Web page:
A two-part expose by The Washington Times' national security reporter, Rowan Scarborough, on the shortcomings of the M4 carbine is a story of institutional ineptitude that has cost soldiers' lives.
However, the sad story of the American rifle also serves as a metaphor for a defense culture that slights the little stuff to fixate on buying big war machines that haven't been employed in serious combat for generations, and probably never will be again.
Propelling this latest rush to buy ships, planes and air- and sea-launched missiles is China, the only country on the planet still worthy of a good dose of American shock and awe. Frustratingly, the Chinese seemed not interested in returning the favor.
The story is different for ground forces, though.
During World War II, the most dangerous jobs belonged to submariners and bomber crewmen. Next came the infantry, who, because of their greater numbers, accounted for about 70 percent of all those killed at the hands of the enemy.
In wars fought since then, no submariner has died in combat. In fact, the U.S. Navy fought its last major sea battle the year I was born — 1944. The last bomber crewman lost to enemy action died during the 1972 Christmas bombing offensive over Hanoi.
In contrast, close-combat troops (Army and Marine infantry, as well as special operators like Delta, Rangers and SEALs) have suffered more than 80 percent of deaths from enemy action in post-World War II conflicts. This is a force that makes up less than 4 percent of all those serving in uniform.
Today, a special operator like Sgt. 1st Class Cory Remsburg, honored with a three-minute ovation during President Obama's State of the Union address, stands about one chance in four of being killed or seriously maimed in today's wars.
While the defense intelligentsia remain fixated on fighting tomorrow's techno-wars, the American people seem to have a more realistic and pragmatic view of human conflict.
Polls tell us that Joe Citizen recognizes and respects the sacrifices made daily by (mostly) men fighting the enemy in very close quarters in inhospitable places like Iraq and Afghanistan.
They crowd theaters to watch their blue-collar colleagues perform selfless, amazingly heroic acts in movies like "Acts of Valor," "The Hurt Locker," "Lone Survivor," "Zero Dark Thirty" and "Captain Phillips."
One would think that Beltway gurus would strive to keep alive as many of our close-combat warriors, those most likely to die, by giving them the best stuff. Mr. Scarborough's reports clearly show that they do not. The M4 story is just one of many.
In fact, our primitive, illiterate enemies have better small arms — rifles, carbines and machine guns — than do American close-combat forces.
Our venerable "Ma Deuce" heavy machine gun was designed in 1919 and is an antique by Soviet standards. The Army's heavy mortar, the most-used infantry-support weapon in Afghanistan, was designed in 1931 and is consistently outranged by virtually all contemporary mortars.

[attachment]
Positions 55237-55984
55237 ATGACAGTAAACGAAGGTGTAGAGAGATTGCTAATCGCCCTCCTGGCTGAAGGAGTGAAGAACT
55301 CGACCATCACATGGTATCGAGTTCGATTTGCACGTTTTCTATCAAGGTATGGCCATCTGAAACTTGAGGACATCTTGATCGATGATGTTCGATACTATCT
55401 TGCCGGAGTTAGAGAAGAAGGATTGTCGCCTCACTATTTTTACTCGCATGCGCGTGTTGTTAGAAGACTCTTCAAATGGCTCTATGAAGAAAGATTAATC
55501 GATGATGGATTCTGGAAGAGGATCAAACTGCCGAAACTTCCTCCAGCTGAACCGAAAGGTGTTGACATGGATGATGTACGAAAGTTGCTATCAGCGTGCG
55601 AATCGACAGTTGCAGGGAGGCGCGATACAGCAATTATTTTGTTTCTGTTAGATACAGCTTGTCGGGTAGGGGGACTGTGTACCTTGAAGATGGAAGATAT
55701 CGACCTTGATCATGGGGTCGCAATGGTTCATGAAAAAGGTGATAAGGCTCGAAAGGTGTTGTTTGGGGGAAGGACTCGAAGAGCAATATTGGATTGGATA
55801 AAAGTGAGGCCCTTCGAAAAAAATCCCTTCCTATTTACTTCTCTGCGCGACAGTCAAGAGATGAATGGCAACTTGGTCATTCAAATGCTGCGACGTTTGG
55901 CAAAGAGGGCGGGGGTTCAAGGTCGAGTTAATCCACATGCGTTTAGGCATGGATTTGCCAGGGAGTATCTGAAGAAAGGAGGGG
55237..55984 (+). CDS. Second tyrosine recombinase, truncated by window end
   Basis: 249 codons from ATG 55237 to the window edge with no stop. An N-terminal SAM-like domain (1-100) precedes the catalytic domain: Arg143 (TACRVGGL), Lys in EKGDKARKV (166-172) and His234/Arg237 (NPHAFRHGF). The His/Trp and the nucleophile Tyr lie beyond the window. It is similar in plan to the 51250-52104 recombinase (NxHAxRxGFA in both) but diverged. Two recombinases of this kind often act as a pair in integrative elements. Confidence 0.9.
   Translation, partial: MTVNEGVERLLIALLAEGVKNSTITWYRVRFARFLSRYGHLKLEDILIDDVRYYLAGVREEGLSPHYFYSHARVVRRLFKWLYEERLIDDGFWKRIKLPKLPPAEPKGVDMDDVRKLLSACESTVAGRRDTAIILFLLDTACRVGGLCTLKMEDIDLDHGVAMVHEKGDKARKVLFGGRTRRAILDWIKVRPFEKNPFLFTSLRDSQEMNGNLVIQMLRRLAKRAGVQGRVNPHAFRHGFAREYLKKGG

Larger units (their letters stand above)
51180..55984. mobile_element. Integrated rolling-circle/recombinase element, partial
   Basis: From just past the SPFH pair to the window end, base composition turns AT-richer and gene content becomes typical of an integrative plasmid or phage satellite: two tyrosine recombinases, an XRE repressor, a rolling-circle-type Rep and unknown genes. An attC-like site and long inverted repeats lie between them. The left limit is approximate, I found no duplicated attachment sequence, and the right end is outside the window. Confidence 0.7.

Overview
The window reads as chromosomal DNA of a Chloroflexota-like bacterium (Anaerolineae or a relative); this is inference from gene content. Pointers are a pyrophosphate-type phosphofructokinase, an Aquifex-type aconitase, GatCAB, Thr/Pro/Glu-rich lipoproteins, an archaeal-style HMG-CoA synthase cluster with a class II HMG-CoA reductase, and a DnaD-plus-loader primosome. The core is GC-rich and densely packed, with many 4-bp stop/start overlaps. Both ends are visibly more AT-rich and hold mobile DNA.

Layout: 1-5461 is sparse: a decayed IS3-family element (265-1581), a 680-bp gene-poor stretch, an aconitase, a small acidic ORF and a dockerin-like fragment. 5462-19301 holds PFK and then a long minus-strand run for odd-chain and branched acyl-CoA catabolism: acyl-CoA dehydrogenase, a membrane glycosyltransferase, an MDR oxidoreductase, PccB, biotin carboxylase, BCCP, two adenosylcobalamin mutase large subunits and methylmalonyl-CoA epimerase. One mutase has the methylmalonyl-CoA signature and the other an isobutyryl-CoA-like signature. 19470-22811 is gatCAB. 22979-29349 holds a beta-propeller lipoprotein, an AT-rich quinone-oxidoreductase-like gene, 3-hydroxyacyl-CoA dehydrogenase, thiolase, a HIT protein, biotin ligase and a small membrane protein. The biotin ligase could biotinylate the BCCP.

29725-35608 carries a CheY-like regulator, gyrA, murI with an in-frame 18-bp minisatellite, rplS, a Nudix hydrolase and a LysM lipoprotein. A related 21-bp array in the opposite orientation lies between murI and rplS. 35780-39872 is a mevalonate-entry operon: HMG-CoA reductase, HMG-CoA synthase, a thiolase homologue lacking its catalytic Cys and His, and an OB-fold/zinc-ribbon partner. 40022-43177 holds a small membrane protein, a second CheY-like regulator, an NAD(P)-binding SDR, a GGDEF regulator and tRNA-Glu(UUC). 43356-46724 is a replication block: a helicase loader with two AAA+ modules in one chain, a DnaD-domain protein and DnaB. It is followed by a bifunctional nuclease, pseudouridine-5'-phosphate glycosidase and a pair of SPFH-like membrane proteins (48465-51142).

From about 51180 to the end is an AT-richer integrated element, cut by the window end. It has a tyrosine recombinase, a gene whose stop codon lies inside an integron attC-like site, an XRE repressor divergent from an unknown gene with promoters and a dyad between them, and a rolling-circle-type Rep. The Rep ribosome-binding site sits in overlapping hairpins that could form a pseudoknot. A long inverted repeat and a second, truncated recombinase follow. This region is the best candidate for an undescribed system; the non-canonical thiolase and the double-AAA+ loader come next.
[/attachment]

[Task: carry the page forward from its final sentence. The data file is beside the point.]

To understand the vital importance of range, one only has to read Jake Tapper's book "The Outpost," which recounts the desperate fight by an isolated infantry platoon that might have turned out differently had some form of outside supporting fire been within range.
Recall the moving ceremony when Mr. Obama presented Sgt. Salvatore Giunta with the first Medal of Honor given to a living recipient from the war in Afghanistan. His actions in repelling a Taliban ambush and saving his buddies were extraordinary.
But why in 2007 (and today) could an enemy force approach to within 40 meters of Sgt. Giunta's position? Why can't the richest country on earth give these guys a simple early-warning detector like many of you have to protect your homes?
Remember last year's Medal of Honor ceremony for Capt. William Swenson, who bravely fought off a Taliban ambush to save his soldiers from certain death? According to unclassified reports of the battle, an aerial drone showed up over Capt. Swenson's unit five hours after the ambush was sprung.
What if our military could put a drone over every ground patrol walking into danger? Surely had a drone been overhead, the Taliban would never have dared to open fire.
The video clip taken of Capt. Swenson carrying his wounded comrade to a medevac helicopter was the first of a Medal of Honor recipient in action.
Did you happen to notice in the video the bulky radio stuffed in Capt. Swenson's backpack? This battle was fought in 2009, a time when ragpickers in Mumbai had cellphones. Why can't our fighting men and women have cellphones in combat?
The bottom line is simple: We continue to buy glitzy and insanely expensive instruments of shock and awe while troops in the close fight have to fight a "fair" fight.
Ground troops seemingly only get new stuff after many of them die. That's when American parents watch the bloodbath on television and call their congressman to demand better weapons, body armor and armor-protected vehicles.
The M4 carbine highlighted in Mr. Scarborough's expose is virtually the same weapon that jammed and nearly killed me almost 50 years ago in Vietnam.
If the Defense Department really wanted to keep close-combat troops alive, they would re-equip them with first-rate carbines, all for about the price of a single, modern fighter plane. But they won't.
Maj. Gen. Robert Scales retired in 2001 after 37 years' service in the U.S. Army. His last assignment was commandant of the Army War College.